What Landowners Should Know about Solar Land Leases

By: Pivot Energy

September 22 2017

Content updated on April 28, 2023

There are many important factors to consider when deciding whether or not a solar array is the right fit for your land. There are many reasons why you should lease your land for a solar farm, but before signing your lease agreement, you should make sure you’re familiar with the following: 

How much do landowners make from a solar land lease?

Leasing your land for a solar farm typically generates more revenue than agricultural uses.

A solar lease provides you with a steady and predictable revenue stream for many years, eliminating the cyclical uncertainties of agricultural activities. It is critical that you know the difference between payments made in terms of dollars per acre or dollars per megawatt installed. Some solar companies will offer you a royalty based on a percentage of solar revenue produced, however, it is recommended that you stick to a flat, predictable rate in a unit that you understand—such as dollars per acre per year.

What are my responsibilities for the leased area?

Hosting a solar array shifts the maintenance burden from you to the solar company. 

For the leased area, revenue will increase while landowner responsibility decreases, providing you with more free time and resources to partake in other activities.

What is it like being near a solar farm?

Operating a solar array produces no pollution, no traffic, and no light.

Solar developers typically visit a solar array 2–4 times yearly to manage vegetation and conduct routine maintenance. After a while, most landowners will forget that there’s a solar array on their land.

What will be built on your property?

Along with solar panels, you should expect the developer to build an “equipment pad” within the leased area, containing the associated electrical equipment.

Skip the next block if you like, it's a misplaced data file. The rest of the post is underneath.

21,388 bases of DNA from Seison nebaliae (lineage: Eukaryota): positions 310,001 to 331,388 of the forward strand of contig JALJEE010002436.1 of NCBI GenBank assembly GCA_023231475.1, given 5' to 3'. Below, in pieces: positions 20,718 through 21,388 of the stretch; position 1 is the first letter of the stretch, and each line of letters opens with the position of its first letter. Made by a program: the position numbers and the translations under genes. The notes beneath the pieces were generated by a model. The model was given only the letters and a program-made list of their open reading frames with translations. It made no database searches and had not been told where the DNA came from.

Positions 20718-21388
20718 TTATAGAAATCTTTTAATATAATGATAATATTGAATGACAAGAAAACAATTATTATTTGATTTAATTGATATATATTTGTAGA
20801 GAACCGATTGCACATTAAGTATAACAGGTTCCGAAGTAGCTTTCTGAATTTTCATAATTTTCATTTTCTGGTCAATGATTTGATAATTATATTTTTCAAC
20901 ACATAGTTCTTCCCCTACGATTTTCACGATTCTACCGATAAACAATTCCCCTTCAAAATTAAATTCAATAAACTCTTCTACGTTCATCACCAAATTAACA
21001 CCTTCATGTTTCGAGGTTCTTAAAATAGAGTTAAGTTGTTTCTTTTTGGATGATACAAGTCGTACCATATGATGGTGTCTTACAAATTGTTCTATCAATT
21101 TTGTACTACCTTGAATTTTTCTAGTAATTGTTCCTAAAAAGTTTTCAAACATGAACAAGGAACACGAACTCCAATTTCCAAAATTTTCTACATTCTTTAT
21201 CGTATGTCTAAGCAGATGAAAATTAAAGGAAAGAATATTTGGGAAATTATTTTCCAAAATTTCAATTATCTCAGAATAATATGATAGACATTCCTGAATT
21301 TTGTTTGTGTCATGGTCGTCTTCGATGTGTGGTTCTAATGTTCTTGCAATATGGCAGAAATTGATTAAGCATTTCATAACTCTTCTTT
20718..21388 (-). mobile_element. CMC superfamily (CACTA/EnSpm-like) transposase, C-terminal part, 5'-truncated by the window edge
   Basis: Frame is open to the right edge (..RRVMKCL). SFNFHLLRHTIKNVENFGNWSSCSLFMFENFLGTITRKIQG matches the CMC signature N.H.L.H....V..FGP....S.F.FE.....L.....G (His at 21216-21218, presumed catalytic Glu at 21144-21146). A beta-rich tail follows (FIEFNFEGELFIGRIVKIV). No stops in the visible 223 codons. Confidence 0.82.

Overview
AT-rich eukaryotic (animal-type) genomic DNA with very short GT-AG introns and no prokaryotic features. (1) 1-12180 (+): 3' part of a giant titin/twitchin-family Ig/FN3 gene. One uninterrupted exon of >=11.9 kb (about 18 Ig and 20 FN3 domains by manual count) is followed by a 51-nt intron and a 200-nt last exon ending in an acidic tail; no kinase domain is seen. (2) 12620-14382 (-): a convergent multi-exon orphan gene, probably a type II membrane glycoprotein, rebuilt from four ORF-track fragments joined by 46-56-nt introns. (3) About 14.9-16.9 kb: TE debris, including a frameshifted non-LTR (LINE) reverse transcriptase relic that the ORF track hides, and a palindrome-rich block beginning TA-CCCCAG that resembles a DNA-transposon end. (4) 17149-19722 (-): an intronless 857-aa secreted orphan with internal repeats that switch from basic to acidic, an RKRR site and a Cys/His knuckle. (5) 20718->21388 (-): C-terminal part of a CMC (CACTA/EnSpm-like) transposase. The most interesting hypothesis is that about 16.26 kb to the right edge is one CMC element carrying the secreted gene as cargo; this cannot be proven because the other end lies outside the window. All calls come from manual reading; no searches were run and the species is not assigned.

New electrical infrastructure may be required to connect the solar array to the existing electrical grid equipment. In these circumstances, additional electrical equipment might be necessary to carry the electricity across land not covered in the leased area. The solar company must also provide your local fire department with sufficient access to the solar array, which typically involves connecting the nearest public right-of-way to the equipment pad with an all-weather gravel road.

How long does a solar land lease last?

A standard lease is 20 years long, however, many developers will offer to extend your lease further.

The length of the lease is determined by two factors. The solar developer has an obligation to your local utility to provide power for a predetermined amount of time. Additionally, financial backers will often require extension options because solar arrays are built with robust equipment that can operate beyond the initial utility term. The maximum operating term for a solar farm is often 40 years.

How long is the construction timeline?

The time between signing a lease and the construction of the solar array can vary widely, ranging between a few months and a few years.

Various steps throughout the construction process help guarantee that the solar project may legally inhabit your land and operate free of risk for many years. Solar developers are often required to get land use approval from the local authority having jurisdiction (AHJ) for a given area. Additional site activities include geotechnical investigations, surveys, environmental reviews, interconnect agreements, surface use agreements, and other miscellaneous requirements—all of which must be completed.

Land Lease Project Timeline

What questions should you ask the solar developer?

Does the solar company have an agreement with the local utility company to connect the project to the grid?

It is not uncommon for a developer to lease land in hopes of gaining permission from the utility at a later date. Regardless, your land lease agreement should include provisions that allow the lease to be terminated without penalty should the developer not receive this permission from the utility by a mutually agreed upon date.

Is there a plan in place for removing the solar array when the agreement with the utility ends?

Once the lease term expires, the solar developer should be responsible for removing all their equipment and returning your property to the same condition (or better) than it was found.

Are you working with a trusted solar provider?

If you're a landowner considering leasing your land for a solar farm, it's important to have a clear understanding of what to expect throughout the process. The Pivot Energy team is more than happy to answer any questions you might have and will ensure that you don’t miss out on this incredible opportunity to generate a steady and predictable stream of revenue while helping the environment. Contact us today to learn more!

Pivot Energy

Contact Us

At this time, we are seeking land with a minimum of 20 available acres for development. Fill out the form to provide us with your land information and our team will begin a free property analysis.